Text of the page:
- Real Estate
- Food & Drink
Dec. 1, 2019
I had a big, last-minute favor to ask, and I’m still not sure what I would have done if Jeff Scherschligt had said no.
It was 2014, and I was sitting in his sixth-floor office at Cherapa Place, looking over downtown.
For the second year, I had helped create a holiday pop-up market of locally made merchandise. The first year had been a hit. Too big of a hit, actually, as I stared at the 10,000 people who had told us via Facebook they were interested in coming to year No. 2 — scheduled to be held in the production area at Argus Leader Media.
“I have 10,000 people who say they’re coming to this event and nowhere to put them,” I told Scherschligt. “What do you think if we move it to your parking garage at Cherapa?”
“Well sure,” he said, no hesitation. “What is it, once a month?”
Oh, thank goodness, no. Just once a year for this one.
But it would mean a big influx of cars, asking his tenants to give up underground parking for a day and, of course, allowing time for setup, cleanup, etc.
Scherschligt just shrugged, grinned, kind of laughed.
“It’ll be fine! It’s for the community!” he decided.
Fast-forward a few years as I started my business and partnered with Knotty Gnome Variety & Salvage to ramp up 605 Made into a three-event series that included a new Night Market.
Scherschligt and his family generously agreed to let us use their parking lot this time as we put together the outdoor Night Market.
And I was a little short on funding to really do it right. I needed another sponsor, so we could add live music.
All that took was one call to Lloyd Cos. The answer was an immediate “yes,” just as it had been years prior when we looked for seed funding to get the local marketplace going.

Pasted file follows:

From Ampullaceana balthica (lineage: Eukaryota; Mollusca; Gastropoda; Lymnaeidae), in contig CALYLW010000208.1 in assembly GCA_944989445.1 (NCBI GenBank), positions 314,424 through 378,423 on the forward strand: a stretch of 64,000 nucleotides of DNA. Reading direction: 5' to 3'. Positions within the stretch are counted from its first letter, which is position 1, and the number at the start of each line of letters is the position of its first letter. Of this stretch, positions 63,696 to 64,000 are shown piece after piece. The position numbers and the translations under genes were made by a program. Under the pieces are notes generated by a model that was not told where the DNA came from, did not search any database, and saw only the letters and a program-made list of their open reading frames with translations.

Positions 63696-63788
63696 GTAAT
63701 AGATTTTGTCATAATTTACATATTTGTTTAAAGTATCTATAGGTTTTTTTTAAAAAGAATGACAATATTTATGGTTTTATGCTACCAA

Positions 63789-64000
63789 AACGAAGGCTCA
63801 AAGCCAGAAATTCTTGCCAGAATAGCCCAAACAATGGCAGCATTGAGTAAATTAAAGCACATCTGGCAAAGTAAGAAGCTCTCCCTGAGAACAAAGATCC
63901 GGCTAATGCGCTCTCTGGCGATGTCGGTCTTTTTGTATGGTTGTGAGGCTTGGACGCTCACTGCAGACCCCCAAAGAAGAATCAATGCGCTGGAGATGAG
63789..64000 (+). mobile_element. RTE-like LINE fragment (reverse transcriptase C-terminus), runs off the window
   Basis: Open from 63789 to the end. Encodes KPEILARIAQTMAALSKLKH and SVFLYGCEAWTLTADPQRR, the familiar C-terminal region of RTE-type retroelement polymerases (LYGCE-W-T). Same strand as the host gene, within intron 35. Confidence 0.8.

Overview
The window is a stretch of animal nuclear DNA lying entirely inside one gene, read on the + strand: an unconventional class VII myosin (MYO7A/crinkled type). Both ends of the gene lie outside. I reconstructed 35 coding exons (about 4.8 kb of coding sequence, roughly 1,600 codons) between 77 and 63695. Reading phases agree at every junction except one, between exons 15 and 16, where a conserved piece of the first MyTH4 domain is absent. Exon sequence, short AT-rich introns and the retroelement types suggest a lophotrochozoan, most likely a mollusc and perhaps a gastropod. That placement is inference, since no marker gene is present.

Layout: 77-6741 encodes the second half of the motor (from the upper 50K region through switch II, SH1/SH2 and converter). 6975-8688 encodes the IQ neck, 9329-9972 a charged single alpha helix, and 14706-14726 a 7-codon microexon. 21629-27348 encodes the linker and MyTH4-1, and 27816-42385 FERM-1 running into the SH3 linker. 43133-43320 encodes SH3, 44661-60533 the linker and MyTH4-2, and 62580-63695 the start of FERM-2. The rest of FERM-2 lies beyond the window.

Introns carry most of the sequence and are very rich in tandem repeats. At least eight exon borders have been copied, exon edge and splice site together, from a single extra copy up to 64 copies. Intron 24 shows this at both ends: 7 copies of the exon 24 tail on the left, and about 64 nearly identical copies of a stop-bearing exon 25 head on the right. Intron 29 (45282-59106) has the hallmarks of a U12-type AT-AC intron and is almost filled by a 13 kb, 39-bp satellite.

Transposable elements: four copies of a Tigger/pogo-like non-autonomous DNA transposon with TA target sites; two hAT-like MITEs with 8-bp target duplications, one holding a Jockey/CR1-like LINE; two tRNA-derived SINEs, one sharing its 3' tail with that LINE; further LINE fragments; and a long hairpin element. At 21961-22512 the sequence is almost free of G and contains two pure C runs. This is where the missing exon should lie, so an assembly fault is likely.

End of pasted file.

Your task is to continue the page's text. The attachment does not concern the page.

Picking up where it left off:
These are small illustrations that to me, personally, spoke volumes about these two family companies and their commitment to all things local in this community.
I’ve watched them say yes to supporting other downtown events, like RiverFest, yes to supporting Levitt at the Falls, yes to supporting SculptureWalk and Arc of Dreams. And on and on and on.
In the past several weeks, both have announced new downtown developments. They are big visions for addressing under-utilized properties.
Assuming they materialize as I anticipate they will, these projects will help write the next chapter in a downtown success story that has become powerful enough that people far outside this community are noticing.
Case in point: Gary Steffen, the global head of Canopy by Hilton, which is proposing to locate a 217-room hotel on the Sioux Steel site as part of Lloyd’s planned nearly $200 million development there.
“Lloyd Cos. invited me to come and see this city – Sioux Falls – and at first I said, well, I’ll go online and Google and see what it’s all about,” Steffen told me.
“And I could clearly tell there was a lot of energy concentrated in the downtown, but what really surprised me was how hyperlocal Sioux Falls is in the downtown area. But all my developers know I’m going to come to a site and I’m going to walk. I’m going to touch and feel and understand the energy of the city.”
So one day this past winter – yes, winter – that’s what he did. And Sioux Falls delivered. Graced with above-average temperatures that day, Steffen saw people out everywhere he went – from a cocktail bar to a local restaurant to walking the downtown streets.
“It was wonderful,” Steffen said. “There’s a lot of youthful energy there. I didn’t realize you were ranked for the third year in a row (by SmartAsset) as the best place for young professionals. I looked at the rest of the list – Austin, Denver, Nashville – and that makes a statement that young people want to live there. Certainly, it’s more affordable than other communities, but I think it also speaks to how hyperlocal your community is.”